Snorkelsizing, it’s a thing.

When you live on an island surrounded by blue Caribbean waters, it’s hard to stay out of them. While a large part of my position here at Tranquilo Bay is taking people out to the reefs and showing them the bounty of colorful life that exists beneath the surface, I still continue to find the need to enter those warm waters on my own and carry on exploring the fascinating wonders that await below the surface.

SpongeCoral II

“Stacey’s going snorkelsizing!” I yell to the bosses whenever I find myself with a bit of free time enough to don my mask and hit the warm sparkling Caribbean waters with gusto.

53403639_701677512345_9012780650641489920_oSwimming for exercise is something I started back when these ol’ creaky knees of mine started complaining about the high impact that jogging subjects them to. When I lived with my brother in DC, I started hitting up Dunbar High School’s public pool at the end of the street. Then, when I found myself living beside the Golfo Dulce last year, I officially coined the term: Snorkelsizing. Be sure to look out for it to start showing up in formal dictionaries worldwide before the year’s end–it’s that legit.



I’ve quickly come to decide that it’s the best form of exercise there is. As I freestyle along, I’m not only getting exercise, I’m highly entertained at the same time! It’s reminiscent to hitting the elliptical at the gym while watching whatever they decided to channel the TV to except way, way better.



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Queen Angelfish

And not only am I entertained, I’m learning too: observing, discovering, encountering all manner of life and, as I become more and more familiar with our local underwater ecosystems, I’m actually becoming a better guide as well. Now that I’ve been around the block enough, I’m starting to encounter some critters in the same location enough to know that’s where they’ll be, like the pair of queen angelfish that play hide and seek among the coral not far from the service dock or the area surrounded by mangroves where I can guarantee three different species of sea stars and every size of upside down jellyfish, or how about the favorite nearby haunts of two beautiful yet cartoonish green moray eels?


Reticulated Brittle Sea Star

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Green Moray Eels


Nine Armed Sea Star

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Ragged Sea Hare

Another wonderful thing about this watery world that positively drips (ha!) with biodiversity is there’s ALWAYS something new to see. Every single time I get in the water, I see something I’ve never seen before be it a new species, like the bug-eyed Squirrelfish, or the pile of seaweed slug called a Ragged Sea Hare. And if it’s not a new species for me, it’s an encounter I’ve never had before, like an enormous school of sleek Bar Jacks with neon blue dorsal fins circling within arm’s reach or a nurse shark longer than I am tall, passing a mere few meters away!


Nurse Shark resting ~4ft

Screen Shot 2019-06-05 at 2.05.02 PMOne of my favorite experiences has been that of a growing friendship with Pierre, a very dashing, mature adult French angelfish. I first came across Pierre a couple months ago and was enamored from the start. About the size of a serving plate, Pierre lives along one of my snorkelsizing routes that follows the edge of the mangroves. Delighted with my discovery and I found myself entranced watching this enormous, regal fish command his (or her?) patch of coral. Eager to see him again, I follow the same route consecutively over the following days. But when I came upon him a second time, I noticed a quarter-sized chunk taken out of his side above the right fin. The third time? No Pierre.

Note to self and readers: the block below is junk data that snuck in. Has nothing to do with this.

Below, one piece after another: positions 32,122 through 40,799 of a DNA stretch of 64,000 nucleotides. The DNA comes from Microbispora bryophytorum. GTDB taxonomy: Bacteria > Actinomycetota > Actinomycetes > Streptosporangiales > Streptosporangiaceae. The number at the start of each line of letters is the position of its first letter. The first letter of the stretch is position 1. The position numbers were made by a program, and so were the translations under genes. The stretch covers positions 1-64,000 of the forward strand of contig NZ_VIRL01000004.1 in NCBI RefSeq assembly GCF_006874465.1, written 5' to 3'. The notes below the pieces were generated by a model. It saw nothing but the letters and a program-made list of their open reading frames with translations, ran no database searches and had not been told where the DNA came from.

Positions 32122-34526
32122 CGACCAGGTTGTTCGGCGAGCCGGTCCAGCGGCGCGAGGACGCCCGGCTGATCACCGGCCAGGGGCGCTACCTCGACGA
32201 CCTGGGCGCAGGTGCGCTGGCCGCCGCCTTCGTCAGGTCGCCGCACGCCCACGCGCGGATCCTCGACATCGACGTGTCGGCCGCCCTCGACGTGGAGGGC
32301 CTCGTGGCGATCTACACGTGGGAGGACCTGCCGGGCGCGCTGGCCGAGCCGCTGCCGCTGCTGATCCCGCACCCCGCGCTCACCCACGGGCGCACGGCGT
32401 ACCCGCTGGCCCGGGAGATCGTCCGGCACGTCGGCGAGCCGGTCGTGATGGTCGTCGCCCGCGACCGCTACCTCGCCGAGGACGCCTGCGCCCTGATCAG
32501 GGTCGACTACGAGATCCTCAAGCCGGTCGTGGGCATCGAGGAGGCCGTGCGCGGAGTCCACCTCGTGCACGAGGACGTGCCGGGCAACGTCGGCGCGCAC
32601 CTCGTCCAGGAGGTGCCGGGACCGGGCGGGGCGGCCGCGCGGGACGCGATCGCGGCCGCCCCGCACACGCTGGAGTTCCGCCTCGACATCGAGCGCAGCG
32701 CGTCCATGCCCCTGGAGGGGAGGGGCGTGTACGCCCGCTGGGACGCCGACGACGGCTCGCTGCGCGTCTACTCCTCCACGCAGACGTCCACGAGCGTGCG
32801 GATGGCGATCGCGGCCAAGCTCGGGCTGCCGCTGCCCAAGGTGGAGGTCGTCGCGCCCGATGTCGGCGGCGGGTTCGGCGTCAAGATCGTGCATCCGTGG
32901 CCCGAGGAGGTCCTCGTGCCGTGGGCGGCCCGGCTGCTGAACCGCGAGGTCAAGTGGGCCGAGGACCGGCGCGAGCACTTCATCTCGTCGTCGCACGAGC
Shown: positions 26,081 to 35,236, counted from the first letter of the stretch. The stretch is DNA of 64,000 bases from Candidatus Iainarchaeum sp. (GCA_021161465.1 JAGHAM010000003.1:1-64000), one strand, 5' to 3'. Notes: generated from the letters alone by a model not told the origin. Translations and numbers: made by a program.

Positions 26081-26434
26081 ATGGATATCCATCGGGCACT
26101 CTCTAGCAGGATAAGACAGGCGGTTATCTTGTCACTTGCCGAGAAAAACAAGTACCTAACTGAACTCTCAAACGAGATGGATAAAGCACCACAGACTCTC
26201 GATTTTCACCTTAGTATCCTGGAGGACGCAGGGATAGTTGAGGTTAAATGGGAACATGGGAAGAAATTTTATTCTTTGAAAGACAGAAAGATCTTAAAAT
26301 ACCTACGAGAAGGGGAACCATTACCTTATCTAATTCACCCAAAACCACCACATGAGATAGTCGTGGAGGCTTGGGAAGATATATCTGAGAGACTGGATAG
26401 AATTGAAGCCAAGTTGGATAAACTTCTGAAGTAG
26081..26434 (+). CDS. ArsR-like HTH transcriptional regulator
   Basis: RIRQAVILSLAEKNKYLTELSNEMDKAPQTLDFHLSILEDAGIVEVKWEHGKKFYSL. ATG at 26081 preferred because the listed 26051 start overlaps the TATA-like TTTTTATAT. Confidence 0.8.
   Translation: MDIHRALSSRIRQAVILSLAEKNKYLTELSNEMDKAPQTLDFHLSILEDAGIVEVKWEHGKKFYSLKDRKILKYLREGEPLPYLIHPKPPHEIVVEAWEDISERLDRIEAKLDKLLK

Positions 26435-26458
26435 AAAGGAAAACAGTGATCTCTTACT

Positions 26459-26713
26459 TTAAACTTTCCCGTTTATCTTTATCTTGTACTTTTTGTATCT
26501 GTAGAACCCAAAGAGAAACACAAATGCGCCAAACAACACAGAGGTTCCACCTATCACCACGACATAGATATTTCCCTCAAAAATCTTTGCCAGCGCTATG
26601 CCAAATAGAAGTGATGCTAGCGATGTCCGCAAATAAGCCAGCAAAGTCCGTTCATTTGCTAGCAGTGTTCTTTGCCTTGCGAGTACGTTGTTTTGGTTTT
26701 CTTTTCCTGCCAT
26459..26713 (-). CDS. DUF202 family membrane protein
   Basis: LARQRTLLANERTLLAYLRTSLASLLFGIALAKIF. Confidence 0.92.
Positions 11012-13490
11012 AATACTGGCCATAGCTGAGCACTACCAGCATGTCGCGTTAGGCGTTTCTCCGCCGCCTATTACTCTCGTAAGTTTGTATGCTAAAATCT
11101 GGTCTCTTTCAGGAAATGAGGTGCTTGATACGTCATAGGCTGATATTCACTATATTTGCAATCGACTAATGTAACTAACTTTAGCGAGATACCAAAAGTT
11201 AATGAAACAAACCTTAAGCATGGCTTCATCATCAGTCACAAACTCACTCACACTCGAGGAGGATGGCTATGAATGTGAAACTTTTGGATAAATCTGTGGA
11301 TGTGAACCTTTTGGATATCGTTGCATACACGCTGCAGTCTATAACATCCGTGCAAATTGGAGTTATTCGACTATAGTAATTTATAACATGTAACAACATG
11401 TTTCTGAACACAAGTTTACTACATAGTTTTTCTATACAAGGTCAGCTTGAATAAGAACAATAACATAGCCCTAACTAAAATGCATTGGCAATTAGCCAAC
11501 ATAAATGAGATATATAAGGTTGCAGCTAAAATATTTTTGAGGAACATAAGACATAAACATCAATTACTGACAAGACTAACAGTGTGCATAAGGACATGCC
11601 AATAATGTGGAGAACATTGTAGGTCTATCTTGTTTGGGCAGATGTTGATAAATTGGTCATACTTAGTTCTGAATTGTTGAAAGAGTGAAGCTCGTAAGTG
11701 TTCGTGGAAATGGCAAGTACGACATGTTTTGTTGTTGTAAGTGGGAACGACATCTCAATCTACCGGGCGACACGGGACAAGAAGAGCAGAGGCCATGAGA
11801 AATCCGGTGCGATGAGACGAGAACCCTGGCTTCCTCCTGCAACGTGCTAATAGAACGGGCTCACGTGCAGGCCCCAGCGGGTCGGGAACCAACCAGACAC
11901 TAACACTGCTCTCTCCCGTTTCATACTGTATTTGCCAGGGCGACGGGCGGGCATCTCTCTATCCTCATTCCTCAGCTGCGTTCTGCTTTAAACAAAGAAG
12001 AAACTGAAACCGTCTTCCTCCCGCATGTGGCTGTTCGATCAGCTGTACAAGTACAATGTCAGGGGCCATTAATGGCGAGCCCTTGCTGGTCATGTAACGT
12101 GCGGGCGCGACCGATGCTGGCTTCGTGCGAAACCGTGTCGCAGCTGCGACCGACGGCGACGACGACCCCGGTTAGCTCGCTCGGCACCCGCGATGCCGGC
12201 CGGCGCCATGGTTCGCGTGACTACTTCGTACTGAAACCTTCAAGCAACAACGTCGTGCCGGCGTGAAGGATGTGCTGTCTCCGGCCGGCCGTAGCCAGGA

I was saddened to think this glorious fish had died of his wound or perhaps whatever had made it in the first place came back for the rest. About a week later, I passed his old haunt and was thrilled to see a huge adult French Angelfish appear out of the ether! Pierre? Looking at his right side, I couldn’t see any wound, could this be a new individual that had taken over his territory? But then, diving down for a better look, I could barely make out the faint outline of the healed flesh where the gash had been. Pierre survived!

Screen Shot 2019-06-05 at 1.45.36 PM 2Now, I regularly see him swimming proprietarily around his stomping grounds and if I don’t see him right away, he’ll usually show up from nearby if I give him a minute..

Having the opportunity to familiarize myself in this way with the underwater life that make up these Caribbean waters is one that I am enormously thankful for. It’s a beautiful way to explore, get exercise, connect with nature and even reach a sort of meditative state that revives and refreshes me so that I can be the best guide I can for each new guest who arrives to Tranquilo Bay. Not to mention they might be lucky enough to get to meet Pierre and his friends!


The author in her element. Photo by Hugo Santa Cruz










About Stacey M. Hollis

Tropical guide and naturalist at Tranquilo Bay Eco-Adventure Lodge on Isla Bastimentos set within Panama's Caribbean Bocas del Toro archipelago. My aim is to share my passion for birds and the awesome biodiversity of the tropics while spreading the word about the importance of environmental conservation.
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